Learn how the festivals are addressing environmental sustainability, with the development of a green policy and actions that will lower their carbon emissions and environmental impact. The research will also examine whether empathy can be inspired by the themes of climate change and migration.

What will be done?
A Green Policy, Behaviour workshops and a Report on Sustainability and Empathy.
When can I take part in it?
Starting in late 2023 the first Green Policy will be developed. It will be implemented and adjusted to suit all four SOT-festivals. The Report on Sustainability and Empathy will be ready in the autumn of 2025.
Building a more sustainable model
Faced with undeniable scientific evidence of man-made climate change, we must all do our best to find sustainable alternatives to our current ways. The international classical music industry relies heavily on air-travel, which currently is an unsustainable mode of transportation. New ways of doing business need to be found, ways that preserve the planet whilst creating music and supporting livelihoods.
Co-designing a green policy
In partnership with the University of Galway a working group comprised of various festival collaborators will be assembled. Collaborators can be audience members, migrants, performers, venue and transport managers, restaurants and caterers, to name a few. The working group will examine the festivals' current operations, pinpoint areas for improvement, and formulate a green policy, which will be implemented to minimise the events' carbon footprints. It is also envisioned that the impact on empathy towards the connected challenges of climate change and migration will be measured.

A central feature of this project is the co-design model, which encourages active participation from all involved parties, leading to sustainable solutions with a higher adoption rate. The co-design approach ensures all perspectives are considered, creating more holistic and effective policies.
Carbon emissions modelling
Accurate measurement of the Project's impact is crucial. This process will deliver precise estimates of the carbon reduction of the festivals, particularly focusing on travel, one of the highest generators of carbon emissions. This methodology ensures a more robust and accurate evaluation compared to standard online carbon calculators.
Behaviour change workshops
Further engagement and education will be encouraged via Behaviour Change Workshops at each festival, which will foster dialogue about sustainable living and empathetic change in behaviour. By involving a wide cross-section of stakeholders, these forums will broaden the conversation on sustainability, climate change and migration and produce data for a comprehensive evaluation report.
At the conclusion of the Project, a report will be compiled, encapsulating data from all four festivals and their respective experiences. This pooling of knowledge will promote continuous learning and improvement, ensuring that each festival can offer the best possible experience in the most sustainable manner. This initiative aims to lead by example, proving that sustainability, culture, and empathy can go hand-in-hand, delivering a transformative impact.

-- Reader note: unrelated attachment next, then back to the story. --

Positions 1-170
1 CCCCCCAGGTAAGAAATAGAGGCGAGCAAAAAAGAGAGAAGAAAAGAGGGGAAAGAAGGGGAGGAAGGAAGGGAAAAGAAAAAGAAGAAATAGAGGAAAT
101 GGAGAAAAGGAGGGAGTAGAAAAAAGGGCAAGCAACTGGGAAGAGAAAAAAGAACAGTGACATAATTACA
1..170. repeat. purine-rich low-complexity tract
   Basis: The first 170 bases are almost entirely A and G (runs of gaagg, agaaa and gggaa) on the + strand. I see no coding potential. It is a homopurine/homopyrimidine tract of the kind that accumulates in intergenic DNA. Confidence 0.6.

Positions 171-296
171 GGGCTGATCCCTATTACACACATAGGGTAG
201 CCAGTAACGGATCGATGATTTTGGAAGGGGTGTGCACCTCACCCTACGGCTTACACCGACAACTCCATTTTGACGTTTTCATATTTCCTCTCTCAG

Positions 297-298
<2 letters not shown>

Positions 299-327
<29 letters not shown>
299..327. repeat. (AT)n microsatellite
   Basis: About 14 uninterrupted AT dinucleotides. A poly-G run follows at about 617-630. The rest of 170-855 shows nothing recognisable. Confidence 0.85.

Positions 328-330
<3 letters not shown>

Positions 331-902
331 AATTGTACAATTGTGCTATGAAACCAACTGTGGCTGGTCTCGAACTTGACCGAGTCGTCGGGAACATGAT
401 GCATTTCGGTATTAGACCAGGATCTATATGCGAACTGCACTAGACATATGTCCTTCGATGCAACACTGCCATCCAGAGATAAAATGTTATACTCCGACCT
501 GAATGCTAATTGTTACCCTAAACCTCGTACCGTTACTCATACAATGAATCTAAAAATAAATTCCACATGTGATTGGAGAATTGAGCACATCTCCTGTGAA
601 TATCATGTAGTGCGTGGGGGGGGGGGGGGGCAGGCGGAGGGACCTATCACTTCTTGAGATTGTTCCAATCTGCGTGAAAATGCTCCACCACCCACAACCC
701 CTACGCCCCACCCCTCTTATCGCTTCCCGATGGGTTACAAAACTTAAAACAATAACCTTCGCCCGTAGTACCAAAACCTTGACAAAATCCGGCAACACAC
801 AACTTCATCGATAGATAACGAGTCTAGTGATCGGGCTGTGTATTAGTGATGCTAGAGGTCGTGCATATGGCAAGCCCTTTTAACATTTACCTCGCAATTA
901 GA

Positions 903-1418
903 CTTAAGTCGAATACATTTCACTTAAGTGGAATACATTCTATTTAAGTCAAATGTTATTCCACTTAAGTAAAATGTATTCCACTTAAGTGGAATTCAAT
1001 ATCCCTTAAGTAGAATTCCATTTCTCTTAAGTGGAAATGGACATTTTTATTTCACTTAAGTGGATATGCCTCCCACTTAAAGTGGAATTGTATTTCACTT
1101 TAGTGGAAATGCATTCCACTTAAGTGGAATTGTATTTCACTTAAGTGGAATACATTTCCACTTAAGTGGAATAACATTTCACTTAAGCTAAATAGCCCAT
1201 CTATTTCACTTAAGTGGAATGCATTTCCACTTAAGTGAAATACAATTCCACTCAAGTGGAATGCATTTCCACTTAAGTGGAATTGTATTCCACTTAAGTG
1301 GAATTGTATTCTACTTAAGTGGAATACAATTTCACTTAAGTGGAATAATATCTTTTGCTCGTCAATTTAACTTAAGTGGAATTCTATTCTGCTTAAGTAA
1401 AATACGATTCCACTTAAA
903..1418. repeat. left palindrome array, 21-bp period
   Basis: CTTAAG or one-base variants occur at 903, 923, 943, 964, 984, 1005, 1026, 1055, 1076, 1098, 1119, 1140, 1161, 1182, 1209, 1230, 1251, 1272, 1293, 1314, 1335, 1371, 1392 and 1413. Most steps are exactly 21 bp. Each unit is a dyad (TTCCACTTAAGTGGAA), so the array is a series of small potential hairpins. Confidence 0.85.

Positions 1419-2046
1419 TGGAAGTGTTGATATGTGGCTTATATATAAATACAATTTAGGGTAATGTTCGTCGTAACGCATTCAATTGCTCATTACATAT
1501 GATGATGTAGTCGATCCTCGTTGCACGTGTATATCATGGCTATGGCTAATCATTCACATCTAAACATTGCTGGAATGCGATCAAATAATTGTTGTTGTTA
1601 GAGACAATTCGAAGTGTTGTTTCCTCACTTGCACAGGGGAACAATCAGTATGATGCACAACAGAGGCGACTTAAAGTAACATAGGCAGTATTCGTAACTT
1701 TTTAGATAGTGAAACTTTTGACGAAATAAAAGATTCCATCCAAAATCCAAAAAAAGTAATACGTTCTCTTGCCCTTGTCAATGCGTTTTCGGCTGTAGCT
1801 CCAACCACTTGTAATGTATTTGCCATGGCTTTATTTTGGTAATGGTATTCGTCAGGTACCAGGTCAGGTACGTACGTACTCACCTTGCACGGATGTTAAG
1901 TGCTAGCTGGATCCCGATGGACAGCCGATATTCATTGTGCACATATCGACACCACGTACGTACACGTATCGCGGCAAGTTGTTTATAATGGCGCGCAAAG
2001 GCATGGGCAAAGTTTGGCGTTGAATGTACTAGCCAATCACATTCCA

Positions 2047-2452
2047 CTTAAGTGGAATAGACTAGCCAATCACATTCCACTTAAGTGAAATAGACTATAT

Research Team
Jakob Koranyi
Research coordinator
Royal College of Music Stockholm and Fairplay Chamber Music
Jakob Koranyi is a professor of cello at the Royal College of Music in Stockholm, where he also teaches a course in sustainable music life. He is actively looking for ways where music can be a positive force for the climate and environment. Having toured the world extensively, in 2019 Koranyi stopped accepting engagements that require fossil fuelled transportation.
Liz Coleman
University of Galway
Liz Coleman is a Lecturer and researcher at the University of Galway, specializing in atmospheric physics, climate modeling, and air quality forecasting. Her recent research focuses on broad scientific collaboration for environmental protection and effective science communication on environmental issues. Coleman organizes events engaging diverse communities in the west of Ireland to address environmental change, combining scientific knowledge, data, storytelling, and music. She promotes interdisciplinary collaboration and science public engagement, particularly targeting marginalized communities.
Eoghan Clifford
University of Galway
Eoghan Clifford is an Associate Professor in Civil Engineering at the University of Galway, specializing in water/wastewater engineering, transport, and life cycle assessment. His recent research focuses on these topics, along with the marine and aquaculture sectors and technology development. Clifford has co-founded Vortech Water Solutions Ltd., a company manufacturing and selling patented technology and computational services for the wastewater sector. He is an advocate for active travel and mobility for individuals with disabilities, serving on the board of a national disability organization and chairing a local active travel community cooperative. Clifford is an avid cyclist currently based in Nuenen, near Eindhoven.
Denis O’Hora
University of Galway
Denis O’Hora is an experimental psychologist and behavioral scientist affiliated with the University of Galway. His research centres on the dynamics of learning and decision making, with a particular interest in how people adapt to their circumstances. O'Hora utilizes tightly controlled environments and various data collection techniques such as mouse cursor tracking, eyetracking, experimental psychology, and EEG to explore these topics. He is committed to advancing psychological knowledge and applying psychological science effectively to understand and empower people. O'Hora contributes to the development of behavioral solutions for promoting pro-environmental behavior and workplace safety, as well as assisting companies in understanding consumer decision making for sustainable long-term growth.